Former Attorney General Mark Shurtleff on Tuesday accused law enforcement agents of using “Dirty Harry” tactics when they searched his house, breaking through his door and pointing automatic weapons at his children who were home at the time.
Agents with the Utah Department of Public Safety and the FBI executed search warrants Monday evening on the Sandy homes of Shurtleff and his handpicked successor, John Swallow, as part of a sweeping, months-long criminal investigation that appears to be nearing its end.
“It was way overboard, a horrific abuse, an extremely improper abuse of force, given the nature of the alleged charge, the fact there were minors in the home — there was no reason for it,” Shurtleff, who is in Washington, D.C., told The Salt Lake Tribune.
A third warrant was served at the home of Renae Cowley, a former key campaign staffer for Swallow and Shurtleff, who has been cooperating with investigators. Her attorney, Jim Bradshaw, confirmed Tuesday her home had been searched and called the move puzzling.
“She’s been fully cooperative since the inception of this investigation and was given a grant of immunity,” Bradshaw said, “and we fully anticipate that immunity and status will continue, and she’ll continue to cooperate.”
Bradshaw had not seen a copy of the warrant, but said officers took papers and various other items during their search.
Swallow’s attorney has declined to comment on the search. His client has repeatedly denied wrongdoing.
Shurtleff lashed out Tuesday at the conduct of investigators who searched his home Monday evening. He said the raid traumatized his teenage daughter, who was in the bathroom when officers in body armor pounded on the door and ordered her out, a laser sight pointed at her chest.
“To go in and point a gun at 5-foot-3, 117-pound minor who was coming out of the bathroom, for crying out loud, is absolutely wrong,” Shurtleff said. “How do you get that out of the mind of a 17-year-old who is innocent of everything. I don’t care what you think of me or what you’re looking at me about.”
Shurtleff said he taught search and seizure and the proper use of force and has been on raids of drug houses. In this instance, he said, there was no need for a search warrant, no need for weapons, and agents knew he was out of town when they came. He said he had offered to come in next week and meet with prosecutors, who instead went ahead and secured the warrants.
Salt Lake County District Attorney Sim Gill said the state officers and FBI agents on the scene behaved professionally.
“Nobody mistreated anybody. There were multiple witnesses down there and, in fact, all you have to do is look at the photographs” from the scene, Gill said. “People are not in combat gear or rappelling down the house or anything like that.”
The Department of Public Safety declined to respond directly to Shurtleff’s individual allegations, except to say that DPS and FBI personnel followed proper procedure “and lawfully and legally served search warrants in conjunction with the ongoing Shurtleff/Swallow investigations.”
“These situations are stressful for all parties involved,” the statement said. “All subjects in the warrant service locations were compliant and cooperative. Law enforcement personnel acted in accordance to policy and utilized the minimum force necessary to execute the warrants and ensure officer safety in an unknown environment.”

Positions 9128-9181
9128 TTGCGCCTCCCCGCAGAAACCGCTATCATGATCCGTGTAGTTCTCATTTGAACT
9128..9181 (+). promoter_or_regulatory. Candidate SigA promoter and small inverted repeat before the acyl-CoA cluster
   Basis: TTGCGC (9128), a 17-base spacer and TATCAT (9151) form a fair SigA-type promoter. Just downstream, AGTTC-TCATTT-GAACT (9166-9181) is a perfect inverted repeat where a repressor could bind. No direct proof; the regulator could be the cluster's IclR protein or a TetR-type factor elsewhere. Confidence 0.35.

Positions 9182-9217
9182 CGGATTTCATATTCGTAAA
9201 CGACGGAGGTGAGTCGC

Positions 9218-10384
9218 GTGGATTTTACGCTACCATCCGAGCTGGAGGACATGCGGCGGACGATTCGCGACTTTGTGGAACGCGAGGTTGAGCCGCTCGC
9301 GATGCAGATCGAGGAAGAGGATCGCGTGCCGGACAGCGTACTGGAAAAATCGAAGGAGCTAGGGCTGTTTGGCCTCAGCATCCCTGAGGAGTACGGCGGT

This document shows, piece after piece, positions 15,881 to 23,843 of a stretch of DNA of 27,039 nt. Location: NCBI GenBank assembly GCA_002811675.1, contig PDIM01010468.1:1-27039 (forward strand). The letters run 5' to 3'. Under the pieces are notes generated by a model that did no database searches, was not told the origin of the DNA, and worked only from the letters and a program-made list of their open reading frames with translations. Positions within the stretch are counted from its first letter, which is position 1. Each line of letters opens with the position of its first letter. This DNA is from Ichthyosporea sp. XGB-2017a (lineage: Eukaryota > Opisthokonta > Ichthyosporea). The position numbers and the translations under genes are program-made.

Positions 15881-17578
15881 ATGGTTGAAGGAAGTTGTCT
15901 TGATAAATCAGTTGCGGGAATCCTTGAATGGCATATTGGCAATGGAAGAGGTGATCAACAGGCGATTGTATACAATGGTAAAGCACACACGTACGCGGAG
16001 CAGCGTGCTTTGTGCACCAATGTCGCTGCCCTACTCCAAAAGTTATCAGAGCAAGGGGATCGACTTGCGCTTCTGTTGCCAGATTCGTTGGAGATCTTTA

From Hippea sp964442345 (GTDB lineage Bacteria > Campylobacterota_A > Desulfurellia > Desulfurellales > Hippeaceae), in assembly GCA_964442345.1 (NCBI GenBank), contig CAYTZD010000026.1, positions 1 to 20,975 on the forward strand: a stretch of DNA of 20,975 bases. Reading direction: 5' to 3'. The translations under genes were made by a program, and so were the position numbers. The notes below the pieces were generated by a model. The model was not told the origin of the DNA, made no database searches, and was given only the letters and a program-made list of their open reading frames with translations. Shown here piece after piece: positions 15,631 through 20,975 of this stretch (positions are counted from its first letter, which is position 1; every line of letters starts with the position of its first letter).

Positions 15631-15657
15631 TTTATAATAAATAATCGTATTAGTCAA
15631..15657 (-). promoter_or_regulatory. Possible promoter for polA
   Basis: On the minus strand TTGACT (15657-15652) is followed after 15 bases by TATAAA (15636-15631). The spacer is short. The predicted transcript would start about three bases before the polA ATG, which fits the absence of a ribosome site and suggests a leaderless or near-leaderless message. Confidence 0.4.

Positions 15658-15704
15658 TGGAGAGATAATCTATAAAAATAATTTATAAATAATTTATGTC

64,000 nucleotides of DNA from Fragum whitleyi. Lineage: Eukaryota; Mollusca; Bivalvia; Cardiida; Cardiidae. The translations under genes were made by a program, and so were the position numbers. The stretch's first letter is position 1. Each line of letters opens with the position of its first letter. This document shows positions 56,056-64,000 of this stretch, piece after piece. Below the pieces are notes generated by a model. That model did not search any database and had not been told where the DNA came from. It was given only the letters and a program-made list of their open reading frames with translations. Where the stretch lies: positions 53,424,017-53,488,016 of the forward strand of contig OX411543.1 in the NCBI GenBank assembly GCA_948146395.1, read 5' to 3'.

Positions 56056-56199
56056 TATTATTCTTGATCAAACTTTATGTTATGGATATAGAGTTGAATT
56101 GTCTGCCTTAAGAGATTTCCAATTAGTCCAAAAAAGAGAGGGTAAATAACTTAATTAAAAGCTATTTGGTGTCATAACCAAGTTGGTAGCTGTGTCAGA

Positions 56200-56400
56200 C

Shurtleff said a neighbor took the kids to her home and that he learned of the search in a text from his wife. They took computers, memory cards from cameras and other papers. They also loaded boxes into cars at the homes of Swallow and Shurtleff.
“When I’m cleared of these charges, and I will be cleared, there will be accountability and there will be liability in this case,” Shurtleff told KSL Radio’s Doug Wright on Tuesday, singling out DPS investigator Scott Nesbitt, who has signed previous warrants in the case, accusing him of misrepresenting the facts to persuade a judge to approve the searches.
“These John Wayne wannabe, Clint Eastwood, Dirty Harry tactics are unacceptable and unneeded,” Shurtleff told Wright.
Investigators have executed at least 14 warrants, including the three served Monday, and amassed a mountain of computer data that they have been poring over for months. Previous warrants have said officers are searching for possible evidence of bribery, obstruction of justice and misuse of public funds.
Gill — who, along with Davis County Attorney Troy Rawlings, is heading the criminal probe — said the “investigation is open, active and robust.”
“Our state and federal law enforcement partners continue to work around the clock,” Gill said. “We’re beginning to get our arms around this and hope to bring it to some conclusion.”
Gill had said previously that the investigation could be wrapped up as early as this month. He said Tuesday the time frame remains sometime between June and September. He would not say if more criminal charges are likely to come.
So far, the Gill-Rawlings inquiry has led to felony charges against one man: Tim Lawson, a Shurtleff confidant.
“Have final conclusions been made? Absolutely not,” he said. “Are there some theories and concerns we feel need to be addressed? Yes.”
Tom Harvey contributed to this report.